Every other Tuesday in StoriedK. B. Hoyle explores the ways our cultural narratives act on us individually and in society as a whole.


Despite not being the title character in Disney+’s highly anticipated Star Wars original show The Mandalorian, “Baby Yoda” has hijacked the internet. Creator Jon Favreau could have set his entire marketing scheme around the adorable puppet character everyone has named after the old Jedi Master from the original Star Wars trilogy, and he would have had success. But he didn’t. Baby Yoda was a carefully held secret until he made his screen debut because the tiny green alien has an important role to play in the story: that of moral challenge, and catalyst, for the title character of the Mandalorian.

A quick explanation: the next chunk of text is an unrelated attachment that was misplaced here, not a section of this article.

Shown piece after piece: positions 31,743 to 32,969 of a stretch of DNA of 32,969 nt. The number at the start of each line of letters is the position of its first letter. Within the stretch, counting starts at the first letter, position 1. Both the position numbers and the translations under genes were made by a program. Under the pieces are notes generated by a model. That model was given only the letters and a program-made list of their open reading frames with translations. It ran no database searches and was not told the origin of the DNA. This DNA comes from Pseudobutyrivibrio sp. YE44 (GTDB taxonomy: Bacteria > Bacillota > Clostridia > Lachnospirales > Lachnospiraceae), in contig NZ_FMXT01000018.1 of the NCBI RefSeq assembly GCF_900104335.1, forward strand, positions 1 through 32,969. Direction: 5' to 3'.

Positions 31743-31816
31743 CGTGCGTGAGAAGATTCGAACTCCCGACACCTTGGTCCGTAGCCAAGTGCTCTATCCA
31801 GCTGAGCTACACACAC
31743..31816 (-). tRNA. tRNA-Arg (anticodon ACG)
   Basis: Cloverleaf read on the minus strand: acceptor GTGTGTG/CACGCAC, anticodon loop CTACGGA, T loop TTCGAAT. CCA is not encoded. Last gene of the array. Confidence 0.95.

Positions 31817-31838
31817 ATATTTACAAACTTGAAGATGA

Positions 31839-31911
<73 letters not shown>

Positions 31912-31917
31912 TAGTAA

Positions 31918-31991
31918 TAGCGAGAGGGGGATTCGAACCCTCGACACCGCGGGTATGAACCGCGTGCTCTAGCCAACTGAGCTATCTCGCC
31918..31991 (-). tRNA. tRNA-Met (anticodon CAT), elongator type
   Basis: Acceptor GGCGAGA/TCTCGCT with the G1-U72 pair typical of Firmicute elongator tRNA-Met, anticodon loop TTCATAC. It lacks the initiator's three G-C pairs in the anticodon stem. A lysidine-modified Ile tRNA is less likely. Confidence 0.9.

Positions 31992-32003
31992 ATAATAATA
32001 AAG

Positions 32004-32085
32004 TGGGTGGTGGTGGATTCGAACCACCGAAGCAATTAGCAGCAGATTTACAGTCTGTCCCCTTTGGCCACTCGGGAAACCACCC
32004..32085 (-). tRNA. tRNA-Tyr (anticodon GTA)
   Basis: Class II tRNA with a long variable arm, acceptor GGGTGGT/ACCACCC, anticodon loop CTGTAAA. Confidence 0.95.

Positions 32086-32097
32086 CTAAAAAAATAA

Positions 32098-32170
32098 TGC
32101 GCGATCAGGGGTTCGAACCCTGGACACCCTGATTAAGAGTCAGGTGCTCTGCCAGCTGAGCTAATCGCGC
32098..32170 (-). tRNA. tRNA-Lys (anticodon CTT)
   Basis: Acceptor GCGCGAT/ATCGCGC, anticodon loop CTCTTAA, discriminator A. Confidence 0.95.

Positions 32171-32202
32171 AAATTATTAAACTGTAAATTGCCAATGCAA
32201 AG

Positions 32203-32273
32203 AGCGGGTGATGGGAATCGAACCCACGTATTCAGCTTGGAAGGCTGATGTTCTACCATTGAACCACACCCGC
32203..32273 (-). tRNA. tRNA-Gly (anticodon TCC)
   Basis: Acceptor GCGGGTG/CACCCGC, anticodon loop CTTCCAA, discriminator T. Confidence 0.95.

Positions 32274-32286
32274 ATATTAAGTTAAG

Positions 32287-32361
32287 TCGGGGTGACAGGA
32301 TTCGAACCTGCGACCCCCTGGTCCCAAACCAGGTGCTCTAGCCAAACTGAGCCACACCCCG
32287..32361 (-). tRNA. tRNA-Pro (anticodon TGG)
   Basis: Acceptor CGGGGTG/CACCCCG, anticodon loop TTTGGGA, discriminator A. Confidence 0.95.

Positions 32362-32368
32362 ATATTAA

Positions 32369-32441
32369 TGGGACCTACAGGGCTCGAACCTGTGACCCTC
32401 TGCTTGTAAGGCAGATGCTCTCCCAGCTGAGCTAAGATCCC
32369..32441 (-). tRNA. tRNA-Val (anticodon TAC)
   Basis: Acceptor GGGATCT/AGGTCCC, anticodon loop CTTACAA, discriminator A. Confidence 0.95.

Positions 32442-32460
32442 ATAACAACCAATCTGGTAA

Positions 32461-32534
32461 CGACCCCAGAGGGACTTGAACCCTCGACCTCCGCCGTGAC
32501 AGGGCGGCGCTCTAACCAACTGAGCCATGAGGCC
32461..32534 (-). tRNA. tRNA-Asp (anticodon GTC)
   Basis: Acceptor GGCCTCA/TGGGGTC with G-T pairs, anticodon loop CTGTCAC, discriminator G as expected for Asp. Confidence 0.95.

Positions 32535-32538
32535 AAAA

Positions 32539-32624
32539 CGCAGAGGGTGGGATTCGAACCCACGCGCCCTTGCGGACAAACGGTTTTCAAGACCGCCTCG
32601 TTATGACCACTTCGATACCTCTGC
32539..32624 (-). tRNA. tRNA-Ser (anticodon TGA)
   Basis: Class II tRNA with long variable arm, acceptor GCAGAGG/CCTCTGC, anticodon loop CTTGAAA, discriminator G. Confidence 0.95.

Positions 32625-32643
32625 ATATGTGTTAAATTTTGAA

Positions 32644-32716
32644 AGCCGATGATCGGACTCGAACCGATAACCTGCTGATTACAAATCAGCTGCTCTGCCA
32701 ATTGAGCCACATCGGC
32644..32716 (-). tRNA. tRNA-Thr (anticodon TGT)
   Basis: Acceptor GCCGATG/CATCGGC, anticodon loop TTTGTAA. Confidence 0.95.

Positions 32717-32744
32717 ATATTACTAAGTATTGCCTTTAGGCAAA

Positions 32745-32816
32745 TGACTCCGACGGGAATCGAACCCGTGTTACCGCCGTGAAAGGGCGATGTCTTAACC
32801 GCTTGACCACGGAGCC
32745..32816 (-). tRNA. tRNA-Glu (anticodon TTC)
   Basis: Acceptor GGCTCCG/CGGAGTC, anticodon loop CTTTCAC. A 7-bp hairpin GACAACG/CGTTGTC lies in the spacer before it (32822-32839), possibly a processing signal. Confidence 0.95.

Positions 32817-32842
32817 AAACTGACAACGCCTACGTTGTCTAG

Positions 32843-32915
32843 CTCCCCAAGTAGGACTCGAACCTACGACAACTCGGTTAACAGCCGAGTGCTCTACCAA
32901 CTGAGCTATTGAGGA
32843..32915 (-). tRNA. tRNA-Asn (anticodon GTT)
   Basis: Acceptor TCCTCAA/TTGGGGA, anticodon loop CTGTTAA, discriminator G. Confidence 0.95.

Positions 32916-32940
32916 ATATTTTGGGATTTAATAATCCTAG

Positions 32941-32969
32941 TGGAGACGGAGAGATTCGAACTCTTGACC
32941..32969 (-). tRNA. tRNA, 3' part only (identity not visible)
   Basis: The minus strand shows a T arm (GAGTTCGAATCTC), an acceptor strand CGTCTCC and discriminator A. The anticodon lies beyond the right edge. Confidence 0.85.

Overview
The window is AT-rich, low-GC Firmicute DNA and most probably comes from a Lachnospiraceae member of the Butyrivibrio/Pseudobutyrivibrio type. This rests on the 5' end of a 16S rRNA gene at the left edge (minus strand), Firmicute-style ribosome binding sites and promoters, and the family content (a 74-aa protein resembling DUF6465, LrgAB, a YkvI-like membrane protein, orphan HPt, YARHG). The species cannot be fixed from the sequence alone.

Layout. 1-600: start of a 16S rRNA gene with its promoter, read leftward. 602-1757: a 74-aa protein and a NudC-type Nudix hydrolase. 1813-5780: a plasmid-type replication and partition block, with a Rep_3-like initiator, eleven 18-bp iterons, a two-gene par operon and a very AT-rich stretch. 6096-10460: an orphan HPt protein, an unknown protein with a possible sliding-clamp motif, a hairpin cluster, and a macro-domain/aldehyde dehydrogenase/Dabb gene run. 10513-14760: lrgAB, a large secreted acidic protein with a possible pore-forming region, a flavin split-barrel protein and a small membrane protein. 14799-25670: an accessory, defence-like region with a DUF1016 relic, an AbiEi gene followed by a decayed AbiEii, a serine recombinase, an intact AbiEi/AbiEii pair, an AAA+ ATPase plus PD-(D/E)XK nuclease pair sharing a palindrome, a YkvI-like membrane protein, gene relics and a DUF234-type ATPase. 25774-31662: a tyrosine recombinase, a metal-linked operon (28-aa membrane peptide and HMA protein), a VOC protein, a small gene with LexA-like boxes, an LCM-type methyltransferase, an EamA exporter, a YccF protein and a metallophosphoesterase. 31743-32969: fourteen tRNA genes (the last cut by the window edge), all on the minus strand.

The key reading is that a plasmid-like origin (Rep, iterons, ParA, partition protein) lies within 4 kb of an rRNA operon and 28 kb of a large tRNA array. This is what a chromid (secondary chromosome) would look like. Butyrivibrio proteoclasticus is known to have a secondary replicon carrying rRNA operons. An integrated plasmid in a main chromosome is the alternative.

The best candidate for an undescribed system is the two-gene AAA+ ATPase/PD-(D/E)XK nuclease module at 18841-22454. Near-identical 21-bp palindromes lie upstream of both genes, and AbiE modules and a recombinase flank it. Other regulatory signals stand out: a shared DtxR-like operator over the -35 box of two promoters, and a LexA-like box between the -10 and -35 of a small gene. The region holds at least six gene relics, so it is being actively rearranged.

Stories that follow patterns like this show us that no one is really nonessential—they give us a sense that although the world is big, every person is important, no matter their birth, status, role, or function.

In many ways, the moment Baby Yoda comes on the screen, we want the show to be about him. He’s cute, he’s familiar (even though he’s not, in fact, Yoda), he’s uncomplicated, and—most importantly—he’s innocent. The Mandalorian (played by Pedro Pascal), by contrast, is a shadow-character. Interesting, yes, but he makes his living by unjust gains. He’s a bounty hunter, a murderer, and aside from armor that gives him a likeness to a known character in the original trilogy, he’s unfamiliar. We never even get to see his face. Enigmatic, but villainous. At best, the first two episodes of The Mandalorian set him up to be an antihero by circumstance, and it is the circumstances that explain why this story is about him and why it is the sort of story that is bound to appeal to a broad viewership.